One of the key questions targeting cancer battlers is the design of Paleo diets.

Yet another back-and-forth erupted recently when a healthful-food fan of mine, Christopher James Clark, lashed out at U.S. and U.K. journalists (including The Telegraph and Yahoo Health) about a misread of a new study stating that Paleo-era humans (meaning cavemen) ate plant-based starchy carbohydrates in addition to the food of animals.

Apparently Paleo-era humans did, and we all know it and have for some time, but contemporary nutrition journalists treat it like a scholarly mistake that is finally being corrected by science. In these journalists’ minds, former scholars have treated Paleo as though it has been largely meat, and they are ready to back the more recent scientists here to correct them.

OK, hold on. If you are a Cooking Patient, you are now in the zone of complete distraction. So let’s get a few things straight and simplified.

Cavemen or whatever you call the Pleistocene era (roughly 2,588,000 to 11,700 years ago) included both plant and animal foods that were essential for human development. Scientists have long argued that easily digestible carbohydrates were necessary alongside meats to meet the demands on the growing brain.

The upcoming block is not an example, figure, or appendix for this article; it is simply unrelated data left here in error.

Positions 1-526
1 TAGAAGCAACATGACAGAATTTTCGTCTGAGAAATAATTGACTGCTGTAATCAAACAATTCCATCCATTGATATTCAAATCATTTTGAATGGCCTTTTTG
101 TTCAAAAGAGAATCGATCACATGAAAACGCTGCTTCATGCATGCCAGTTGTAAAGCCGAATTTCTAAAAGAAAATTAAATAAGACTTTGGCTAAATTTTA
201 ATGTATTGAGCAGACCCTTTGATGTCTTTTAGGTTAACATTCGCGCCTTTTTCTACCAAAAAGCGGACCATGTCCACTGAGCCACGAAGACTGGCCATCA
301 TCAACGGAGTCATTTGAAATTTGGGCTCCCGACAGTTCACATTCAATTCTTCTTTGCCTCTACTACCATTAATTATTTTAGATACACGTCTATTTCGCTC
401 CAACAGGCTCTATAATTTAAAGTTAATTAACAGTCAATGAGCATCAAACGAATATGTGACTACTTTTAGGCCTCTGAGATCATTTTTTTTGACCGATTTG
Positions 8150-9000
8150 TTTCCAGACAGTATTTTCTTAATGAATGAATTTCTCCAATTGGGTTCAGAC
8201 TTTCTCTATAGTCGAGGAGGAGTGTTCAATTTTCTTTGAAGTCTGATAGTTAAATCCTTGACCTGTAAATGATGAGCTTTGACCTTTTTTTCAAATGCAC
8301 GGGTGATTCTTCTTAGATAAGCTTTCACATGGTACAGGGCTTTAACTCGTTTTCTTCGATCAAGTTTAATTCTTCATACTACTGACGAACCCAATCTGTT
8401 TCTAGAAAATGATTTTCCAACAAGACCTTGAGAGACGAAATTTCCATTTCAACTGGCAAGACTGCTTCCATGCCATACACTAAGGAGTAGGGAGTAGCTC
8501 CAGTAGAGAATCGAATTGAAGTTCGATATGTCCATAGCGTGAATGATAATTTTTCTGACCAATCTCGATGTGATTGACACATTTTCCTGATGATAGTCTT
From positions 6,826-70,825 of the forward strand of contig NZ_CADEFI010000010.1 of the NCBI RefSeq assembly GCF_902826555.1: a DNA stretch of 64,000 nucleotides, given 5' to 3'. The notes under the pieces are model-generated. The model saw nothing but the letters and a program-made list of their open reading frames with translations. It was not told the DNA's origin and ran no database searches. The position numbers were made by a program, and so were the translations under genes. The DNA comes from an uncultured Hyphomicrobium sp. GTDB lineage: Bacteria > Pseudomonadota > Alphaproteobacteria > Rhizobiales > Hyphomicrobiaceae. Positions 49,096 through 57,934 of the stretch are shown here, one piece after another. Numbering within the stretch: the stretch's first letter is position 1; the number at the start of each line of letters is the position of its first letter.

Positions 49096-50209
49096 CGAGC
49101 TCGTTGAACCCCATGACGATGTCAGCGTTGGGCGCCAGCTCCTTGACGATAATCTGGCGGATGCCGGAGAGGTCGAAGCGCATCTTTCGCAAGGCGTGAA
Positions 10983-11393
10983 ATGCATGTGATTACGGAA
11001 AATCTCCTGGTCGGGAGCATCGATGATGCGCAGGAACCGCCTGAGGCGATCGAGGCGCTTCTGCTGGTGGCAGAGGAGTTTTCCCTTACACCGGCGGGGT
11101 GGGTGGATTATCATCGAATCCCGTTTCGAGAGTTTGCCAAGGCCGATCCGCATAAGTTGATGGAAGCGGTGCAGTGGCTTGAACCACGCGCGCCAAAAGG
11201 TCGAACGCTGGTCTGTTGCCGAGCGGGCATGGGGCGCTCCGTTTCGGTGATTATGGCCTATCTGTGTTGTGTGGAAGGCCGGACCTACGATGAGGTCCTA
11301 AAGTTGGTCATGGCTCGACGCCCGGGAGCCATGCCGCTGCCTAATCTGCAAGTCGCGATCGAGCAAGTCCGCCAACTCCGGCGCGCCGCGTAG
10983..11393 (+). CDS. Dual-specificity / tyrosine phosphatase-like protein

Specifically, cooked starches increased energy supplies through glucose, which boosts brain development and red blood cells.

So where do we stand with diets today? Some observers view the cost of beef, bacon and pork to be rising over the past few years, based on popularity. Other nutritionists are emphasizing that getting adequate amounts of carbohydrates help the brain function optimally and body perform at its peak.

May I simplify things? Eat a well-balanced meal.

Carbohydrates aren’t just found in bread, potatoes, and pasta, which is a common misconception. They’re also found in beans, bananas, pears, peas, corn, squash, whole grains and many other foods that are considered healthy. Generally, these move opposite to the rapid blood sugar spikes you can experience with simple carbohydrates like white bread, sweets and chips.

Of course, too many carbs aren’t great for you either. One writer suggests one serving of complex carbs at each meal to keep energy levels stable, hunger at bay, and your brain performing optimally. (And I will have to do further research why legumes are not included in Paleo diets. Answer? Write me.)

Clark concludes by listing healthful choices within the contemporary Paleo diet. All root vegetables, nuts, and fruits are good choices. Other types of vegetables, like cruciferous vegetables are also good choices, but are less starchy than roots.

  • Sweet potatoes
  • Carrots
  • Pumpkin
  • Parsnips
  • Plantains
  • Celeriac
  • Cashews
  • Almonds

Yum, yum, eat ‘em up, eat ‘em up.